Worked on writing for a while after I got out. Brett's more than shocked that the tyrannical Red King is her boss, producer Mark Goodson, and the feared Red Knight is her almost-ex-husband Jack Klugman. Or, it looks like them. She tries to get a better look by climbing on the horse's legs, but almost gets trampled. Jimmie (Walker) the Dodo yanks her out of the way and drags her into the marshes before she's captured, too.

Finished the night online with more trivia shows. Jeopardy was the first hit quiz show to debut after the scandals subsided. Merv Griffith wanted to put the accent back on what people knew, and not what they could win. Three people answer questions on a topic in graduating numbers, from 20 to 100 in the original 1964 incarnation. When they choose a certain monitor that says "Daily Double," they can wager part or all of the money on their answer. The dollar amounts are doubled in the second round. The third round, Final Jeopardy, has everyone answering one question and wagering none, part, or all of their winnings. The one with the most winnings is the champion.

Alas, there's very little left of the NBC 60's daytime version of the show, but it doesn't seem to have changed much over the years other than adding color. As far as I can tell, the 1974 episode here is pretty emblematic of the original run in general. Art Fleming was the genial host.

Fleming stuck around for a 1978 syndicated revival. This one changed things up by eliminating the low-scoring contestant after the first round and completely redoing Final Jeopardy. Here, if the last contestant standing answers a series of questions in one topic. If they get all five questions correct, they win $5,000.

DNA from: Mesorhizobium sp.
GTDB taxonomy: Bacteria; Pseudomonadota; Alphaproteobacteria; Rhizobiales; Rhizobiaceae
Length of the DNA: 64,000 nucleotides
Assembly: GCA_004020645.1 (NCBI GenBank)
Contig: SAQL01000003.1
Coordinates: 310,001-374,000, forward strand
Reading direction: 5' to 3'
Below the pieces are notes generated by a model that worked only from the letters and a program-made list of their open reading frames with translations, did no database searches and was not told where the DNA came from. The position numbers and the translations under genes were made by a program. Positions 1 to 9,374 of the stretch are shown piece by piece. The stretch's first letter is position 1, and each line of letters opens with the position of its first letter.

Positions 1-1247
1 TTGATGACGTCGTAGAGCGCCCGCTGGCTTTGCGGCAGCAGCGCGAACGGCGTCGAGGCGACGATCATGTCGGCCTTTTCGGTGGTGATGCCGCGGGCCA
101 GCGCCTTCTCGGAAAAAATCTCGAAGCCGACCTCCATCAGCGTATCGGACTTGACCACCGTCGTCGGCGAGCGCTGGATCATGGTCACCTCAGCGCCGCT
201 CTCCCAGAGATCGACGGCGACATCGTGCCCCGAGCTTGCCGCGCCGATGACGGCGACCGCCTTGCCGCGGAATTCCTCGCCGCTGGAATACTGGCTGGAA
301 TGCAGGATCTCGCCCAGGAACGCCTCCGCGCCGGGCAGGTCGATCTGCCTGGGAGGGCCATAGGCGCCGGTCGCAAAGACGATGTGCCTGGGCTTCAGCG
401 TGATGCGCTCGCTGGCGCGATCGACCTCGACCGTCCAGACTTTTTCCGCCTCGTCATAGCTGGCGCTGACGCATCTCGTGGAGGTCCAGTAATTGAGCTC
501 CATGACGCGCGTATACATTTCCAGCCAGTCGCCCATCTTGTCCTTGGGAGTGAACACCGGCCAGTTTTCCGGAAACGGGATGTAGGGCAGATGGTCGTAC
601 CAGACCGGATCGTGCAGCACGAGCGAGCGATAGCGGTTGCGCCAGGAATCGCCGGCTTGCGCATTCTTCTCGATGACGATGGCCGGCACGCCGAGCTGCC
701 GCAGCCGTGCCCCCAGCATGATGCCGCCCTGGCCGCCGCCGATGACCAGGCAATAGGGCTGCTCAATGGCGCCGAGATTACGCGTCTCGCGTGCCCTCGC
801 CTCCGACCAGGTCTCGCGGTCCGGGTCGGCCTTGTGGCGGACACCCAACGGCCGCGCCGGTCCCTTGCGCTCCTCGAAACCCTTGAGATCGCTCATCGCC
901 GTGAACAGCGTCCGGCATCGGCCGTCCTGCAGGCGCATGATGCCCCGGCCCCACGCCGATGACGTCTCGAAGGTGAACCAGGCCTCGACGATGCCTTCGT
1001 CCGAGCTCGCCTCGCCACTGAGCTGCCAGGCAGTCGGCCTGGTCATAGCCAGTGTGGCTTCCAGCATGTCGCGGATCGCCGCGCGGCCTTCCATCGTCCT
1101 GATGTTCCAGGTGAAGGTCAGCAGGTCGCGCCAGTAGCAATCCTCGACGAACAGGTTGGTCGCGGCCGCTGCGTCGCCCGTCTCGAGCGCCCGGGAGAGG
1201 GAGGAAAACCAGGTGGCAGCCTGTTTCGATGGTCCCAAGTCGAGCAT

The changes to the 1978 version were fairly controversial, especially with people who enjoyed the NBC show. The syndicated revival in 1984 returned to the original format, with Alex Trebek taking over as host. This is the one that's still running in syndication to this day, with rotating hosts subbing after Trebek's death in November

My family used to gather around the TV in the late 80's and early 90 as ABC World News Tonight wound down on Channel 6 after dinner. We'd try to guess The Pennsylvania Lottery numbers, then would anxiously wait for Johnny Gilbert to announce THIS...IS...JEOPARDY! and bring in today's contestants. We loved to see who could get the most answers or which categories we were best at. Wheel of Fortune came on after that; we'd see who could get the right letters or guess the puzzle first.